"Peal" and "peel" may sound almost the same. This, for a non-native English user, might be confusing. If you find yourself wondering which spelling is correct for your context, or aim to understand what each word means and how it is correctly used, you couldn't have come to a better place to learn. Grammar.com will provide you every explanation you need to clear away your doubts.
Peal vs. Peel
Not only phonetically "peal" and "peel" are almost identical due to their similar spelling; but also syntactically. Both "peal" and "peel" can be used as verbs and nouns as well. So this is not the answer to distinguish them correctly. But vocabulary. "Peal" and "peel" carry completely different meanings, and understanding their definitions is the key towards using them correctly in the future.
When do we use "peal"?
As noun, "peal" defines the loud ringing of a bell; but it can also refer to the loud reverberating or repeated sound of laughter or thunder. At the same time, "peal" can also be used as a verb, meaning ringing loudly.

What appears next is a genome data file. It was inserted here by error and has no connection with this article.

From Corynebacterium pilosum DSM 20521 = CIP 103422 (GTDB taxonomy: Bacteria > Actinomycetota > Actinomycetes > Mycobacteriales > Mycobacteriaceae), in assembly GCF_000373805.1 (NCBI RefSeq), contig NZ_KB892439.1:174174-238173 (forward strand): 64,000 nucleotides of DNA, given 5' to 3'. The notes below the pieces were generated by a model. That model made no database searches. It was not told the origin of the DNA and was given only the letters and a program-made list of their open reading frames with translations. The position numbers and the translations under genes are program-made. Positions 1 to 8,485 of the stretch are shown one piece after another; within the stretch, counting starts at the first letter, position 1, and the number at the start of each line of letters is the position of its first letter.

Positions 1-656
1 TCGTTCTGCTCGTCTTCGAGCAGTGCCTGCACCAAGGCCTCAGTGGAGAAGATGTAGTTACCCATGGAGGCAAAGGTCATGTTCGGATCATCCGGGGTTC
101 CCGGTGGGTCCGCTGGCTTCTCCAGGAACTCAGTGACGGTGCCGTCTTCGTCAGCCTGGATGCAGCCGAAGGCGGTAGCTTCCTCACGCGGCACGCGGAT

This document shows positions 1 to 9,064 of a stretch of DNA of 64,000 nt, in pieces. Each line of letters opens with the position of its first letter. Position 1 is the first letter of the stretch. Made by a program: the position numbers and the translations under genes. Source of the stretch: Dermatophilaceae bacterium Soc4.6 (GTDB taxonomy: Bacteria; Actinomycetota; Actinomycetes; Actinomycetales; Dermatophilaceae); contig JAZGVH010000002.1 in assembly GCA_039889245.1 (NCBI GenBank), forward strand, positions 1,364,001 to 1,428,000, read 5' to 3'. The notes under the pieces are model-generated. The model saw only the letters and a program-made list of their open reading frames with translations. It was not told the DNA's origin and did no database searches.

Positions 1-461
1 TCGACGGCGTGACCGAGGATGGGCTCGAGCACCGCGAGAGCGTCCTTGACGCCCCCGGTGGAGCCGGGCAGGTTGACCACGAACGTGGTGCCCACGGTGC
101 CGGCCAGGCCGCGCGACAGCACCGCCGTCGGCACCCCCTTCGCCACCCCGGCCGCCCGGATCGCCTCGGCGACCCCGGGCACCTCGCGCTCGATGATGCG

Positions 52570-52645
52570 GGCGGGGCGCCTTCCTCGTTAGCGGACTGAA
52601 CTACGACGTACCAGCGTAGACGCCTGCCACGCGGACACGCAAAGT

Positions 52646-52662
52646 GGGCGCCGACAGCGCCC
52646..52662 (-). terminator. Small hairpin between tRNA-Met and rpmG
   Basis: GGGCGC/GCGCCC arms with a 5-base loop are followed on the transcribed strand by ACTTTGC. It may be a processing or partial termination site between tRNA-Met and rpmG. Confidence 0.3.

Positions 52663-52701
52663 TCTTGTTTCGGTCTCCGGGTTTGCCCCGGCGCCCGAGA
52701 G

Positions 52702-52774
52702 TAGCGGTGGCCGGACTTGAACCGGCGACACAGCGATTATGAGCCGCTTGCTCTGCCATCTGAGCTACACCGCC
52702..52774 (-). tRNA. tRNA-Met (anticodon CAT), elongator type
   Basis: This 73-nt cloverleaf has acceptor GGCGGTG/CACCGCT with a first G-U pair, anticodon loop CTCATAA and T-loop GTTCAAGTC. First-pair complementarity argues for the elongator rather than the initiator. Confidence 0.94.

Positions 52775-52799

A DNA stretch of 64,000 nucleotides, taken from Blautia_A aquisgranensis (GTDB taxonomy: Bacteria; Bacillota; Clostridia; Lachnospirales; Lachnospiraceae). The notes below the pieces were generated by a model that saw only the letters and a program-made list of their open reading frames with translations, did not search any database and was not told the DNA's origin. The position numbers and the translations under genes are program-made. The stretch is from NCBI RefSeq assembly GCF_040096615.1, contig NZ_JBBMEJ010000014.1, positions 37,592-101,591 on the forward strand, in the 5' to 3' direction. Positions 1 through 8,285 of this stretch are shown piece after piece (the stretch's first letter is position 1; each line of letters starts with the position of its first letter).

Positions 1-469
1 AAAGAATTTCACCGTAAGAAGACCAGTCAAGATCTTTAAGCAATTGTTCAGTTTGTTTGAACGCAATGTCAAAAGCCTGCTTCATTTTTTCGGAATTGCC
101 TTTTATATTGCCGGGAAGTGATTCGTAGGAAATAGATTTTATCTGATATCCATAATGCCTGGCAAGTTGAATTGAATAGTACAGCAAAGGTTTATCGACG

When do we use "peel"?
Just like "peal", "peel" is also used both as noun and as verb. And the meanings of both its syntactical functions are also strongly related. "Peel", as a noun, is defined as the skin of a fruit or vegetable, especially after it has been removed. Used as a verb, "peel" refers to the action of removing the skin of a fruit or vegetable. As a secondary meaning, it can also refer to the action of removing something from a surface, or the action of something that falls off from a surface.
"Peal" and "peel" might have similar spellings, but this doesn't bring any similarity between their meanings. Make sure you correctly distinguish and use them in your own sentences in order to avoid confusing your audience!